More Kabul weirdness

I was sitting at N’s house this morning, where a group of us had gathered to do what followers of Jesus often do, church. Since some time now we have not met in the large building where we used to meet, as it poses too great a security risk. Now, we vary times and locations, meeting in small groups across the city.

I sat on the toshak and look across at the person next to me. She had a German bible. She also had a sidearm. I guessed she was military. Not a particularly brilliant piece of logic: while there are a lot of international civilians here who have weapons, they are pretty discreet about them. I watched as she read her bible and followed the message, which this morning was given by a visiting Irishman.

Guns and bibles. Guns in church. Guns and Jesus.

Not sure what to make of that. I have never knowingly sat next to an armed person in church before. And I happen to be committed to non-violence. Not the kind of non-violence often wrongly construed as standing by while your children are hurt, but an assertive, intervening pacifism. I believe that war represents a failure of imagination and an abandoning of creativity, and that violence must be met with an equally determined, committed and powerful force. But many, maybe most Christians don’t think like that. Most, if you press them, allow for justifiable self defence, aggressive self defence, just war (whatever that is) and so on.

I went away wondering about it all. What could I say to her? Should I say anything? Should followers of Christ be police (for this is what she was; part of the German police training force here). Should Christians ever take up a weapon? Christ, as I read him, as I see him, abdicated the use of violence. He saw that the way to win, was to allow your enemy to show, through their use of violence, their weakness and brokenness. Such brokenness, made public, shames the enemy and forces him to negotiate, to examine himself, to change (I guess this wouldn’t work with the profoundly psychotic and disturbed… restraint might be the only option there?). I have tried to follow this pattern, imperfectly, since I decided to follow Christ some 18 years ago. It has seen me injured a number of times. One person tried to strangle me. Another struck me to the ground. I have stood between men with knives in their hands and I have gone and had tea with the drug dealer in our street, in an attempt to win him. It is a lot harder to do this than to use force. Force is quick, blunt and effective in the short term. But it never succeeds ultimately: every war, every occupation, the life of every person who once used violence shows that.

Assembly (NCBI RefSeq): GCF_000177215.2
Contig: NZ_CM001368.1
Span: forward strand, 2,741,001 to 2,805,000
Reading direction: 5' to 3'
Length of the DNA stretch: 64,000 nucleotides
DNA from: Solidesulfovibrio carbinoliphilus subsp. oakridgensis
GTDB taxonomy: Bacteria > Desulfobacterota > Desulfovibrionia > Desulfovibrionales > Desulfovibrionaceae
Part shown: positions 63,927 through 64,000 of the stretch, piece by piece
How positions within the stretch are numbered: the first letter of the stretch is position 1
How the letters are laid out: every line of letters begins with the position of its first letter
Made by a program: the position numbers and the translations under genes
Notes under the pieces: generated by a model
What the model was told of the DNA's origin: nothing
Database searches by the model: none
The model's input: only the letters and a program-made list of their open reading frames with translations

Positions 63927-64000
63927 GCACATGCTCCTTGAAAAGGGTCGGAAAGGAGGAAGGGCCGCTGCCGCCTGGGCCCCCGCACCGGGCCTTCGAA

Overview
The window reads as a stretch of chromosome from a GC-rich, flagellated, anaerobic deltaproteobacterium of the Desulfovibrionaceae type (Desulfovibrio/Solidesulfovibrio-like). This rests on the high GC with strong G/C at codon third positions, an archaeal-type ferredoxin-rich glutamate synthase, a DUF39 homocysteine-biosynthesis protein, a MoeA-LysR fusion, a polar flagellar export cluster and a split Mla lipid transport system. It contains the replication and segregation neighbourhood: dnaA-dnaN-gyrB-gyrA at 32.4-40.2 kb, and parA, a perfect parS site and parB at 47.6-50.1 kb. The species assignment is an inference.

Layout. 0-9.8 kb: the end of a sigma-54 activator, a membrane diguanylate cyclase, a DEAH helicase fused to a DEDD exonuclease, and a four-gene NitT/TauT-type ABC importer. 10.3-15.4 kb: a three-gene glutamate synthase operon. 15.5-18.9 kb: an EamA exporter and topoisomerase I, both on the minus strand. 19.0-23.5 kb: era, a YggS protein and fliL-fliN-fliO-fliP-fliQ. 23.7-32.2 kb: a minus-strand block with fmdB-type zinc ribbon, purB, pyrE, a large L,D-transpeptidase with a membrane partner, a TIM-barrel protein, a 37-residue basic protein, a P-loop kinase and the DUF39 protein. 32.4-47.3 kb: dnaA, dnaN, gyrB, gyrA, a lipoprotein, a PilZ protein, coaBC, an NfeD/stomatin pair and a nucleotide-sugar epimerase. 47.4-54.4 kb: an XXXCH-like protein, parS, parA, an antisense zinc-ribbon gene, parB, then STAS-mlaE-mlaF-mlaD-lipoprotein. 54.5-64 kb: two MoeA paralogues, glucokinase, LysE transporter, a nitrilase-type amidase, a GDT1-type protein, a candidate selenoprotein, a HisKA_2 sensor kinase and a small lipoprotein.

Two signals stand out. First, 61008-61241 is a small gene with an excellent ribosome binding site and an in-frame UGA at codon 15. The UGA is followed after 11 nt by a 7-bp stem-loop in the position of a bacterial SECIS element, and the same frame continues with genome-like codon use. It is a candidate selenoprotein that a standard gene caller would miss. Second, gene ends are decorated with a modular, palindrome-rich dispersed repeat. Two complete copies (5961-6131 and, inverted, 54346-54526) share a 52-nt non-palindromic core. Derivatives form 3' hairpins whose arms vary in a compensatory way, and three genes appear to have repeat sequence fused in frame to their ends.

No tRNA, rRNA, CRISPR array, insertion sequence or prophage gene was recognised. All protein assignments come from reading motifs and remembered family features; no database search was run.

I didn’t feel very warmly towards my gun-carrying sister. I made some joke about her later, which neither she, nor the others present found funny. We need police, I know that. And to say that followers of Christ cannot be police is ridiculous. Have to think some more about this.

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5 thoughts on “More Kabul weirdness

  1. It sounds like a brain jarring moment, especially given that church should be a sanctuary. Particularly in a country that is growing increasingly violent.

    Could it be that she is not allowed to go anywhere without a sidearm? I know that some people aren’t allowed to be without sidearms in Afghanistan.

  2. Hi Phil
    Interesting observations… My South African work colleague was suggesting that in some rural parts of SA open gun-wearing would not be at all uncommon. Makes me ponder how far I would be willing to go in the name of self (or family) defense.

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